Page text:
Data dredging (also data fishing, data snooping, and p-hacking) is the use of data mining to uncover patterns in data that can be presented as statistically significant, without first devising a specific hypothesis as to the underlying causality.
The process of data mining involves automatically testing huge numbers of hypotheses about a single data set by exhaustively searching for combinations of variables that might show a correlation. Conventional tests of statistical significance are based on the probability that an observation arose by chance, and necessarily accept some risk of mistaken test results, called the significance. When large numbers of tests are performed, some produce false results, hence 5% of randomly chosen hypotheses turn out to be significant at the 5% level, 1% turn out to be significant at the 1% significance level, and so on, by chance alone. When enough hypotheses are tested, it is virtually certain that some falsely appear statistically significant, since almost every data set with any degree of randomness is likely to contain some spurious correlations. If they are not cautious, researchers using data mining techniques can be easily misled by these results.
The multiple comparisons hazard is common in data dredging. Moreover, subgroups are sometimes explored without alerting the reader to the number of questions at issue, which can lead to misinformed conclusions.
Drawing conclusions from data
The conventional frequentist statistical hypothesis testing procedure is to formulate a research hypothesis, such as "people in higher social classes live longer", then collect relevant data, followed by carrying out a statistical significance test to see whether the results could be due to the effects of chance. (The last step is called testing against the null hypothesis.)
A key point in proper statistical analysis is to test a hypothesis with evidence (data) that was not used in constructing the hypothesis. This is critical because every data set contains some patterns due entirely to chance. If the hypothesis is not tested on a different data set from the same population, it is impossible to determine if the patterns found are chance patterns. See testing hypotheses suggested by the data.
Here is a simple example. Throwing a coin five times, with a result of 2 heads and 3 tails, might lead one to hypothesize that the coin favors tails by 3/5 to 2/5. If this hypothesis is then tested on the existing data set, it is confirmed, but the confirmation is meaningless. The proper procedure would have been to form in advance a hypothesis of what the tails probability is, and then throw the coin various times to see if the hypothesis is rejected or not. If three tails and two heads are observed, another hypothesis, that the tails probability is 3/5, could be formed, but it could only be tested by a new set of coin tosses. It is important to realize that the statistical significance under the incorrect procedure is completely spurious – significance tests do not protect against data dredging.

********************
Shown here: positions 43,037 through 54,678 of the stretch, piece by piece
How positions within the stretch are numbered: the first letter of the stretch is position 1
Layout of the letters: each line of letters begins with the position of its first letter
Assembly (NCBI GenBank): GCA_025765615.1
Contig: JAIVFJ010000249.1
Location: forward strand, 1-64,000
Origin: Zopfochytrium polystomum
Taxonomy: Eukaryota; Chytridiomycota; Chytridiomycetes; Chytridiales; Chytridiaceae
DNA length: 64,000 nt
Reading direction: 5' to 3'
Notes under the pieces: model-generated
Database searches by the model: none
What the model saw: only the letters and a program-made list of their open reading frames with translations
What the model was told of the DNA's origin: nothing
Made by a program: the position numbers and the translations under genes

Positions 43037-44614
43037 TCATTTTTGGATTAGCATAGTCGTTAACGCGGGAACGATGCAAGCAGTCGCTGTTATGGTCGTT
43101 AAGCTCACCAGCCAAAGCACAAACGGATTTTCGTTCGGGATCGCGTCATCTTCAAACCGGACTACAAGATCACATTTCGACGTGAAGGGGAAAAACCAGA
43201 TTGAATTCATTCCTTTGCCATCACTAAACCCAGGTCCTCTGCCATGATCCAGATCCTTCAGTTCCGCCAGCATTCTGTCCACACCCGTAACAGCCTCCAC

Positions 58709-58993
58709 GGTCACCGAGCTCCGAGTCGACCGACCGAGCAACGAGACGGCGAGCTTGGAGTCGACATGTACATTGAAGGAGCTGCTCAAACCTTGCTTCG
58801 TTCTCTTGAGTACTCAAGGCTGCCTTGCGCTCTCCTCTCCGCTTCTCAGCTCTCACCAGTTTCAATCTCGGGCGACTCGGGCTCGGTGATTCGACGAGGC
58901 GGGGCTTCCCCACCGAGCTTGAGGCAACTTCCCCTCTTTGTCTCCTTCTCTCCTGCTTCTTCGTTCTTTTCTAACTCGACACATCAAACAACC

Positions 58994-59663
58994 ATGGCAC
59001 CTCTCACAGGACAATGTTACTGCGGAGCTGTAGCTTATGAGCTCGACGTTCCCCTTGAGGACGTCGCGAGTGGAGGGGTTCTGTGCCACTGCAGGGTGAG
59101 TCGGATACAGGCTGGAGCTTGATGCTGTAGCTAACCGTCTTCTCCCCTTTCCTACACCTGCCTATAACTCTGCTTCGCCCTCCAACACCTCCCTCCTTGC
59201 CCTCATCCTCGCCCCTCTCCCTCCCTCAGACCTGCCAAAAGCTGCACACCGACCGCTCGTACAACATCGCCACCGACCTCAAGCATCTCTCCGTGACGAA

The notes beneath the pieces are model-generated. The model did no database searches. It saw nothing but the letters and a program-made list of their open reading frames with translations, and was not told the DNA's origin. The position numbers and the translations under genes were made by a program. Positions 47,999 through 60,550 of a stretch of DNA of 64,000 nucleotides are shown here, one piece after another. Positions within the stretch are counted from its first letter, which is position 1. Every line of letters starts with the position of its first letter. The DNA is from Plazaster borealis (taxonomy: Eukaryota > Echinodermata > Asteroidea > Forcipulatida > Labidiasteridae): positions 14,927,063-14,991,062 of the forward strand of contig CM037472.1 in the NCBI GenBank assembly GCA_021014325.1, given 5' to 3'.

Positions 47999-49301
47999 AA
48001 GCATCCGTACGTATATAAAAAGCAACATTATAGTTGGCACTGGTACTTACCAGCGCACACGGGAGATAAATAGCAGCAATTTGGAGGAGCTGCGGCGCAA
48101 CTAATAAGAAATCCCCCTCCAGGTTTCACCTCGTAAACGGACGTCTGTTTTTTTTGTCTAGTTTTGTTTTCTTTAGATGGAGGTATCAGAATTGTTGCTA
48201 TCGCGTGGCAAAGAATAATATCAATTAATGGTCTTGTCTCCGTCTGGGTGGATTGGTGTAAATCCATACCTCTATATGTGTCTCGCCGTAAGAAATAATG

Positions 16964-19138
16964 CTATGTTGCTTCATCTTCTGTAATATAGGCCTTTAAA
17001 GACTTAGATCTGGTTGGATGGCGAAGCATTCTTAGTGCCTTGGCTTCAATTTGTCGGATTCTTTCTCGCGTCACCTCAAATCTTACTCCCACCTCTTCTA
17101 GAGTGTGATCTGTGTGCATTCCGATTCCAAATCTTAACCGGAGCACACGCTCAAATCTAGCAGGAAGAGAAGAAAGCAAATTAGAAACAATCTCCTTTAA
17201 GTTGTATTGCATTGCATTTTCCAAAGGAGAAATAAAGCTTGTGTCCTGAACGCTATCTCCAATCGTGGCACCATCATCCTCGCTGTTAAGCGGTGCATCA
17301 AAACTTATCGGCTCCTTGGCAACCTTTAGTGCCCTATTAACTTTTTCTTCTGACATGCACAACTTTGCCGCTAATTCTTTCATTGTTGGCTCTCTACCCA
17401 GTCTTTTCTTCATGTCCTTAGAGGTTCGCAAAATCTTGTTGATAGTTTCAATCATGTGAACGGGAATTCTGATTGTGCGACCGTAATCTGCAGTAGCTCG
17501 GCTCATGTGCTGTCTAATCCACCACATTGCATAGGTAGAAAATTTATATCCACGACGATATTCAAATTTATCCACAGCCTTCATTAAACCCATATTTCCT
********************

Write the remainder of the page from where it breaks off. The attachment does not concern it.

Hypothesis suggested by non-representative data
In a list of 367 people, at least two have the same day and month of birth. Interestingly, such a coincidence becomes likely even for 22 people. Suppose Mary and John both celebrate birthdays on August 7.
Data snooping would, by design, try to find additional similarities between Mary and John, such as:
- Are they the youngest and the oldest persons in the list?
- Have they met in person once? Twice? Three times?
- Do their fathers have the same first name, or mothers have the same maiden name?
By going through hundreds or thousands of potential similarities between John and Mary, each having a low probability of being true, we can almost certainly find some similarity between them. Perhaps John and Mary are the only two persons in the list who switched minors three times in college, a fact we found out by exhaustively comparing their lives' histories. Our hypothesis, biased by data-snooping, can then become "People born on August 7 have a much higher chance of switching minors more than twice in college."
The data itself very strongly supports that correlation, since no one with a different birthday had switched minors three times in college.
However, when we turn to the larger sample of the general population and attempt to reproduce the results, we find that there is no statistical correlation between August 7 birthdays and changing college minors more than once. The "fact" exists only for a very small, specific sample, not for the public as a whole. See also Reproducible research.
Bias is a systematic error in the analysis. For example, doctors directed HIV patients at high cardiovascular risk to a particular HIV treatment, abacavir, and lower-risk patients to other drugs, preventing a simple assessment of abacavir compared to other treatments. An analysis that did not correct for this bias unfairly penalised abacavir, since its patients were more high-risk so more of them had heart attacks. This problem can be very severe, for example, in the observational study.
Missing factors, unmeasured confounders, and loss to follow-up can also lead to bias. By selecting papers with a significant p-value, negative studies are selected against—which is the publication bias.